I still can't tell you why I almost cry when I remember our visits.  Maybe it's the idea of a life lost to crime - the crime of not being part of a family to guide you into adulthood in a good and proper way.  Maybe it's because I remember how much he wanted a friend, and how much he wanted me to be her.  He liked to tell people that I was his sister - like he was missing out on so much for so long, that when kind and fun finally met him, he took full hold and loved on it like nobody's business.

It's a story anyway.  It's a piece of who I used to be, and who I hope I still might be given the situation of someone in need.  My friend was maybe the loneliest person I ever knew, outside of myself.  He needed friends and family and discipline and routine and a place to feel safe and at home.  Give a young man a truck, no job and very little to look forward to, and you'll get back just as much in return. Maybe even with a few tall tales, and a newfound criminal tendency to go with them. 

I don't remember a single conversation with him about his faith or his choices, only conversations partly created from a faulty memory... or out of a need to have a connection with someone who would be a temporary parking spot for all his troubles.  I do remember plenty of lazy summer days spent with people still young enough to not worry about every last detail of a person's questionable character.  But mostly I remember being young enough to not be so quick to judge and say no before ever considering the possibility of a friendship.  At the time I never thought about how much a willingness to agree on a happy story that never actually took place could mean to a person who just needed a first line to a new chapter.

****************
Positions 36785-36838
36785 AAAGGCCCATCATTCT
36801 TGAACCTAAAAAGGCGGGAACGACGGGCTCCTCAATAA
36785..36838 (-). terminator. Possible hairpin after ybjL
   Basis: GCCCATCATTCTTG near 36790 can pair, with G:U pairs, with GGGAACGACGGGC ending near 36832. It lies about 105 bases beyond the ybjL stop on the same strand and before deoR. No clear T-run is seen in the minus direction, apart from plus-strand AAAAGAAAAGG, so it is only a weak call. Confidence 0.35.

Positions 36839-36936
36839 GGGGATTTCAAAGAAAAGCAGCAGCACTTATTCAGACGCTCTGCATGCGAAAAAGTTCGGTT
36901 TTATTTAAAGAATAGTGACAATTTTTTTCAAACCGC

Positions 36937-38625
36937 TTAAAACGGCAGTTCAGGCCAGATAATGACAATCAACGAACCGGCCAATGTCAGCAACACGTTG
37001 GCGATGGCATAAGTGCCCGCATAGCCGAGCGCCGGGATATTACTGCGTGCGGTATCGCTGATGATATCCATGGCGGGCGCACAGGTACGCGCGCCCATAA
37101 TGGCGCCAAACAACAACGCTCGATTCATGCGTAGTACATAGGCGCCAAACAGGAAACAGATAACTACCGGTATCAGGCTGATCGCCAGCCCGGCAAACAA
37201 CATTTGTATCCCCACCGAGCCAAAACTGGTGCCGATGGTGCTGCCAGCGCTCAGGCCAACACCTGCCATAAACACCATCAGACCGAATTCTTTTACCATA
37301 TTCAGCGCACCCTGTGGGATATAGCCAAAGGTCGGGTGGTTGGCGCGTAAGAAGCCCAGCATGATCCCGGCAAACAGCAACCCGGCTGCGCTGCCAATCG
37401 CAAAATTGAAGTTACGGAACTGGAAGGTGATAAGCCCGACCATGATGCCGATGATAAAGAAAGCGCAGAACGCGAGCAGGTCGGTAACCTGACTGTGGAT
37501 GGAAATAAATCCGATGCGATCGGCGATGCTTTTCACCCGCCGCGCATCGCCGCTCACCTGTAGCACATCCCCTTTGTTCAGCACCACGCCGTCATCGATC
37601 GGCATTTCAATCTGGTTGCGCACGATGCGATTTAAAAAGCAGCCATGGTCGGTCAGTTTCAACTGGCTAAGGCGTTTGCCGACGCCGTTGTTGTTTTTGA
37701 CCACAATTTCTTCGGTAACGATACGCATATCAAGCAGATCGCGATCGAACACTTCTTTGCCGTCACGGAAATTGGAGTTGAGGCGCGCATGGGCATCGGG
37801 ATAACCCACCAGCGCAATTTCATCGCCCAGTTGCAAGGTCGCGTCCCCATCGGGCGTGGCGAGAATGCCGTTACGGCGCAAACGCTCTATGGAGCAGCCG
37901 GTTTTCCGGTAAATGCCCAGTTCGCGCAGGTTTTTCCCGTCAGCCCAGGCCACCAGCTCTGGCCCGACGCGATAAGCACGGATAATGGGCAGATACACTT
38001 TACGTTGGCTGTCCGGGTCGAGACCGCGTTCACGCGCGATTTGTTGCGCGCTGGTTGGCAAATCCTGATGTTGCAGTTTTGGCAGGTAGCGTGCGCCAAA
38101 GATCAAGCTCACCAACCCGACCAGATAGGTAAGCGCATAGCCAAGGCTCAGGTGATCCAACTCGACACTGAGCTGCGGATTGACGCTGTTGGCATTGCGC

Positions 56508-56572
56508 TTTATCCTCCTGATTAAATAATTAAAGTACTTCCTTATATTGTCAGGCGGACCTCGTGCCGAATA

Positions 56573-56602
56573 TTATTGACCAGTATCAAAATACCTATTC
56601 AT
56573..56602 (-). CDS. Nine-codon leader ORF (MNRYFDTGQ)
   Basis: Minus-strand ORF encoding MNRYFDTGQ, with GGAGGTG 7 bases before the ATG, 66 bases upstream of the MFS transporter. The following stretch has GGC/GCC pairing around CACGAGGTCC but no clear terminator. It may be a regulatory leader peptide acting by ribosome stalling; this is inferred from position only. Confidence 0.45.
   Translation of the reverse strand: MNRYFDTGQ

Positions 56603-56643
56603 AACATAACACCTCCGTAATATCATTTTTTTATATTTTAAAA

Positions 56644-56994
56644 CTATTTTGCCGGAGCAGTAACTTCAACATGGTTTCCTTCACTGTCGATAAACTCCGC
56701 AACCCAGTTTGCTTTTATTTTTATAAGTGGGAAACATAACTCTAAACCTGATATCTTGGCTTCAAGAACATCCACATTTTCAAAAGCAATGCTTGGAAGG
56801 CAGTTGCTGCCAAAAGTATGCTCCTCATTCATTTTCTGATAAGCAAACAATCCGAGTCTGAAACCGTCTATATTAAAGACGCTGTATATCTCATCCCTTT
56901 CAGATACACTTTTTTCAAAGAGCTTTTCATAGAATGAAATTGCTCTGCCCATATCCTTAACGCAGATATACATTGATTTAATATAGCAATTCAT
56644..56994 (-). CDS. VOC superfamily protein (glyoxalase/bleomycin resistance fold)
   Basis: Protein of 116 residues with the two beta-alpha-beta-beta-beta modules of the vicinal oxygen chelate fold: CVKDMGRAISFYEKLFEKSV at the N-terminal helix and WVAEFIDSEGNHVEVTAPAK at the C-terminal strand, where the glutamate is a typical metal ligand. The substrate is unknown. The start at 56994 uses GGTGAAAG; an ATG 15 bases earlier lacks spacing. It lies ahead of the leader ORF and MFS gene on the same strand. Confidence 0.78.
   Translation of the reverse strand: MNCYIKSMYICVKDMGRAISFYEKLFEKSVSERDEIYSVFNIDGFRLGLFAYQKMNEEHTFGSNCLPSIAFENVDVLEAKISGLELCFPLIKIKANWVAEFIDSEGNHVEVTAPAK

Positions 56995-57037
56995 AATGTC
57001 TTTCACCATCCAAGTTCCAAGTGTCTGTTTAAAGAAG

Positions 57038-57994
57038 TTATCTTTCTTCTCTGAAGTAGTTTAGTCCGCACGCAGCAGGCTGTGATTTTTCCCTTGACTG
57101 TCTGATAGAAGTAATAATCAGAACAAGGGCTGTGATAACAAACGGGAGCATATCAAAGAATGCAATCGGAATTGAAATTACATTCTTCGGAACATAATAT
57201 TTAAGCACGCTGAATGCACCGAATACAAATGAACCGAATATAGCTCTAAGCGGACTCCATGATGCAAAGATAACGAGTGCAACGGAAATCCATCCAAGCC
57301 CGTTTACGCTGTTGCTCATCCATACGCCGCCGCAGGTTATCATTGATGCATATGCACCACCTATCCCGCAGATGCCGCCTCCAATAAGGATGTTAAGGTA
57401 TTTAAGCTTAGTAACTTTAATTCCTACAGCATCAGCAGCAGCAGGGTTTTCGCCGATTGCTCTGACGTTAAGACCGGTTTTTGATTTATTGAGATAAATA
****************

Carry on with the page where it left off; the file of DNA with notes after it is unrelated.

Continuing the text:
I think about him every now and then, how he appeared out of nowhere with a made up past and a hopeful future of finding his place and his people.  I may never know the end of his story, other than what I find on Google that tells me his expected release date.  It looks like two consecutive, fairly long sentences.  

That young man had a lot of love to give, and I was lucky to be someone he chose to give it to.  I desperately needed that at the time, too.  I find it a forever mystery of how Lost and can meet Lonely, say hello and form a forever bond, -  sometimes working out better than others.  But for the lucky ones, we walk out of it together a little bit better than we started.     

Friends are good for that.